Thursday, June 21, 2018

Ortho Division in Canada is taking a look at itself, finally.

Is it ever about time, too.
Apparently there was a big meeting recently, and this appeared on twitter:

(Did I miss something? Did someone imply we were?)
It seems like a response to certain individuals on SoMe who are especially voluble about the way manual therapy continues to conduct its affairs in ways that have been mostly debunked. Alas, the ortho div. seems to want to bolster its fortress instead of coming out of it to join with the rest of us.

"...the OD provides a layered educational system that works for many people in terms of time commitment, cost and structure. It provides a solid framework with which to approach clinical interactions, starting at the tissues and working through whole body regional interdependence."

And that might just be the problem, right there folks. Too tissue-based, too peripheral. Like looking through a telescope backward, such a perspective does not let you see much. Learning about human functioning starting with tissue does not lead to much understanding of humans or of their pain problems.

How about starting with nervous systems first? What they do, besides run commands out to muscles? What they want and need? Is that really so impossible?

I have many thoughts about this:

1. Not only that the entire edifice of ortho PT is built around issues supposedly existing in tissues, but also the huge emphasis on (accurately!) palpating joints/joint movement, which has been found to have little if any interrater reliability. Yet to get your black belt in ortho, you had to have your palpation accuracy given the nod by your instructor. (I remember Bahram Jam admitting that even with his three black belts he still couldn’t really feel anything.)

I went to ortho school many years ago: an instructor described how hard it was to feel joint movement in "dumpy middle-aged women with cellulite." I dropped out about 5 seconds later, because what was the point of learning all this tissue-based, biomechanical joint-based minutia if you could only treat thin people with it? If it did not address pain problems being suffered by moderately overweight people who constitute about half the population? Were we supposed to just leave them out? What nonsense. I knew I could help people with pain problems already, no matter their size.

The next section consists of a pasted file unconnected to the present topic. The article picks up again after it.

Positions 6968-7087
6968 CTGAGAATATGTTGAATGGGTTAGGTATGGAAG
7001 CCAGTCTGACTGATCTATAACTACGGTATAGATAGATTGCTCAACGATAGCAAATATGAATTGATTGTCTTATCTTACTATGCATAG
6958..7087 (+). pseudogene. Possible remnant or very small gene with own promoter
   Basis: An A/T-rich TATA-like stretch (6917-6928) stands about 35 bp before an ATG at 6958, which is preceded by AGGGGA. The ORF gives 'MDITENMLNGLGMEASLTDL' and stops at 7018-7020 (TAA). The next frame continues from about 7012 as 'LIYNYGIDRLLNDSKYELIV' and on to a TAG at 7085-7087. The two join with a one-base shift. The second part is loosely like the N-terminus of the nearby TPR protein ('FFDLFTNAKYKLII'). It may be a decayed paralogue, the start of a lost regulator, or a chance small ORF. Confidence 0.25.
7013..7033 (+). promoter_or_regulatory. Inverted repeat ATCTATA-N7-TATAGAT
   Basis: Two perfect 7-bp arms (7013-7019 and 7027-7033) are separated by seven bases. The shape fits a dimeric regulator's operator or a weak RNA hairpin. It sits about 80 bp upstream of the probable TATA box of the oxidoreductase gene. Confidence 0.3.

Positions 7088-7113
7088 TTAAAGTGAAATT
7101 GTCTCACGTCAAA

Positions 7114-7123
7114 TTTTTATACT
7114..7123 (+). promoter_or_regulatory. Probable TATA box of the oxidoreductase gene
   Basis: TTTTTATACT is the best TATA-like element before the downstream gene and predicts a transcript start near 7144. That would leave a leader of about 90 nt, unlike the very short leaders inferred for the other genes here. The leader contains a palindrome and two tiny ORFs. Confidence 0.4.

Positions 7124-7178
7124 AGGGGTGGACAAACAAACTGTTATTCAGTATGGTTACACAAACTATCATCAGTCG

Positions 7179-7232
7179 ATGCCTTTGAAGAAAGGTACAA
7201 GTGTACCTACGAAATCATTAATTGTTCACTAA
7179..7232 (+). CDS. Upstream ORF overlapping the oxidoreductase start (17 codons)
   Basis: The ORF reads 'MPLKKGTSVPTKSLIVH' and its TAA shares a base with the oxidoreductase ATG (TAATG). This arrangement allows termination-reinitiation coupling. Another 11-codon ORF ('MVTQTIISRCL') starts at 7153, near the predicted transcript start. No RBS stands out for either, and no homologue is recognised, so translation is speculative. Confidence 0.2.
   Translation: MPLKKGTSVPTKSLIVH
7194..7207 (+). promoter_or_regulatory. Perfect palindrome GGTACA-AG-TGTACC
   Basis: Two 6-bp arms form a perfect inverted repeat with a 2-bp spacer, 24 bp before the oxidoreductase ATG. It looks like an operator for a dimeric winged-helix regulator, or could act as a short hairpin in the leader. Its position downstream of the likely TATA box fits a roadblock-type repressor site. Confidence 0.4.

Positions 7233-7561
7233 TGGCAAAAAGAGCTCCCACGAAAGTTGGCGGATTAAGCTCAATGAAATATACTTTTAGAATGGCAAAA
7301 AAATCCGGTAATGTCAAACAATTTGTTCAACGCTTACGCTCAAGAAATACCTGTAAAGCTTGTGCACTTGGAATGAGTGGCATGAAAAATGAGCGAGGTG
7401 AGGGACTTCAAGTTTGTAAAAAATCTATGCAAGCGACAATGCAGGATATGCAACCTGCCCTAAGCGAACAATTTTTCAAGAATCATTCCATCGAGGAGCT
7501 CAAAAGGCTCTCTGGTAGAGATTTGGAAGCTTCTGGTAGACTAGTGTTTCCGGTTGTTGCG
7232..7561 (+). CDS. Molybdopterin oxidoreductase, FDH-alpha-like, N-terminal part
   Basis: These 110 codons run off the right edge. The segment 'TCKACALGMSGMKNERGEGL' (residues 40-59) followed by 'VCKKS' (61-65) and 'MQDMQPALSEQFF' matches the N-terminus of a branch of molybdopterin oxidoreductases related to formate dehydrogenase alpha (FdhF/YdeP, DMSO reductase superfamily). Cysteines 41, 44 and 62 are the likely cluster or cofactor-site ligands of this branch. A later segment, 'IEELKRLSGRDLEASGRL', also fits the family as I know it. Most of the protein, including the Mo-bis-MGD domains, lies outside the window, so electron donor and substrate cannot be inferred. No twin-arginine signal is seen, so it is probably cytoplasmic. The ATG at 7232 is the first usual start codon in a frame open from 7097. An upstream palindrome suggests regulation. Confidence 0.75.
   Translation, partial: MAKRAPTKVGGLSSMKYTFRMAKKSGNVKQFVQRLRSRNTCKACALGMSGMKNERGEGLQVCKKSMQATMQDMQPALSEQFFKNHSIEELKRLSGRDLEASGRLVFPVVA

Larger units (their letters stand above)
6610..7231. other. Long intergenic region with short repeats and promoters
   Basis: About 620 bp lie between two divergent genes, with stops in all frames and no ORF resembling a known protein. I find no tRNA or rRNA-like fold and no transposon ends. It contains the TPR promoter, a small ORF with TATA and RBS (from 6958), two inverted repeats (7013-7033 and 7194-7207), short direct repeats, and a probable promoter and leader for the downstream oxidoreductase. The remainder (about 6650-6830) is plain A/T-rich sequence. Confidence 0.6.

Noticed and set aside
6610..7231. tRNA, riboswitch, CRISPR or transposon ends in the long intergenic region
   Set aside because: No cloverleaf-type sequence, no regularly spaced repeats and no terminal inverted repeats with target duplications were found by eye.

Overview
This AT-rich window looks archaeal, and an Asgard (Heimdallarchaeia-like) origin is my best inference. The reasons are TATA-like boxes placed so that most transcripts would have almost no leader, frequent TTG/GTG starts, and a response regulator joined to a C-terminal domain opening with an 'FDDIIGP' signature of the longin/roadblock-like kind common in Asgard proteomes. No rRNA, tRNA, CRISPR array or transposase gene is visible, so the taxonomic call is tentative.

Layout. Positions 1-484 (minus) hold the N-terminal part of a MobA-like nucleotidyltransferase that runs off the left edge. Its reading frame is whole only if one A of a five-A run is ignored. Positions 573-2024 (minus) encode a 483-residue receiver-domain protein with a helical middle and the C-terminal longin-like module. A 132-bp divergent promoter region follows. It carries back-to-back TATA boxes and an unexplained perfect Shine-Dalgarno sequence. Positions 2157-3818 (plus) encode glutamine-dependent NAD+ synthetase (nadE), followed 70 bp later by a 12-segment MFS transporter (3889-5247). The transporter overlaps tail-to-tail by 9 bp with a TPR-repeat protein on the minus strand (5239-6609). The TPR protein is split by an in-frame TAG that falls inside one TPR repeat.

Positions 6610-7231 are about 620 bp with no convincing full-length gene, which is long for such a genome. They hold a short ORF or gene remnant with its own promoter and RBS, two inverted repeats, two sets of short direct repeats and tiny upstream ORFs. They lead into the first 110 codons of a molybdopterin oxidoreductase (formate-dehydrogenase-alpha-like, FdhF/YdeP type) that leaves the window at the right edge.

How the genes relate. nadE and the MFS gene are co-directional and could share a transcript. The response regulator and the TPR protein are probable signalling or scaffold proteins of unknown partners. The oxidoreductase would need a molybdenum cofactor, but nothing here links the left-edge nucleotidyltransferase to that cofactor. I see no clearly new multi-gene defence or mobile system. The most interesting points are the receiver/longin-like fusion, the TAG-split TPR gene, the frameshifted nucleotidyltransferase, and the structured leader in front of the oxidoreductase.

2. The obvious nocebo inherent in blaming "tissue" for pain problems. Check out Adriaan Louw’s work for more on that. Also Peter O’Sullivan’s.

3. Lack of evidence for what constitutes "good" movement as opposed to "bad" movement.

4. Discomfort (as a recipient) with having one's joints moved instead of one's sensitized(!) nerves considered, then handled carefully.

5. Joints are the deepest thing in the musculoskeletal system. Why go there first? This seems exactly backward. This is a touching profession; we touch the outside of the body first, so why not think about physical contact from the outside in rather than inside out? The outside is actually the most sensitive! Furthermore, movement does not only happen at joint surfaces - it happens throughout all layers and structures and tissues.

"Yes, we still learn about biomechanics (joints do move, after all) but also about the neurophysiology controlling joint and muscle function, movement screening, pattern recognition, pain science and exercise dosage. We are taught to clinically reason, to think in terms of the biopsychosocial model and to treat according to those influencers. It certainly isn’t all mobs and manips. The syllabus has come a long way."

Maybe you are evolving, Ortho Div., but it still looks to me like something that started out the way this did is still going to have all the same problems. Joints are still the centre of the universe in this system, seems to me.  And the whole thing, like the ortho biomedical model, is still resting on top of a Cartesian model of pain. Why oh why do you insist, Ortho Div., on putting the body before its operating system, the brain, and why do you insist on emphasizing motor neurology ahead of sensory neurology? Manual therapy might want to re-think itself in light of the fact that new sensory information is coming in from a well-meaning manual therapist and that brains might be able to use that info to self-correct output, both motor and sensory (ever heard of the Neuromatrix theory of pain by Ronald Melzack?). That would both take the load of responsibility off the therapist AND be more meaningful from a person-with-pain perspective. Please see my humble effort at distinguishing between operator mindsets compared to interactor mindsets.

"The update is now underway and the new manuals will be released in early 2019. Would it have been nice to have them sooner? Sure. But the OD is a large not-for-profit organization, founded and run by volunteers – it’s a big ship to mobilize and refurbish."

About refurbishing the ship, maybe the ship should never have been expected to sail on dry land in the first place. Maybe we need to build a vehicle with wheels. And if it's a cart, the horse should be in front of it, not behind.
Alas, putting the structural body before the sensory nervous system
 in manual therapy training
makes about this much sense.

I have gone to some trouble and no small pains to develop a model for manual therapy that makes more sense. To me anyway. Here is a list of some 85 pages (at this point) of references to support my point. Oh, and wrote a book as well, linked to the top of the page.

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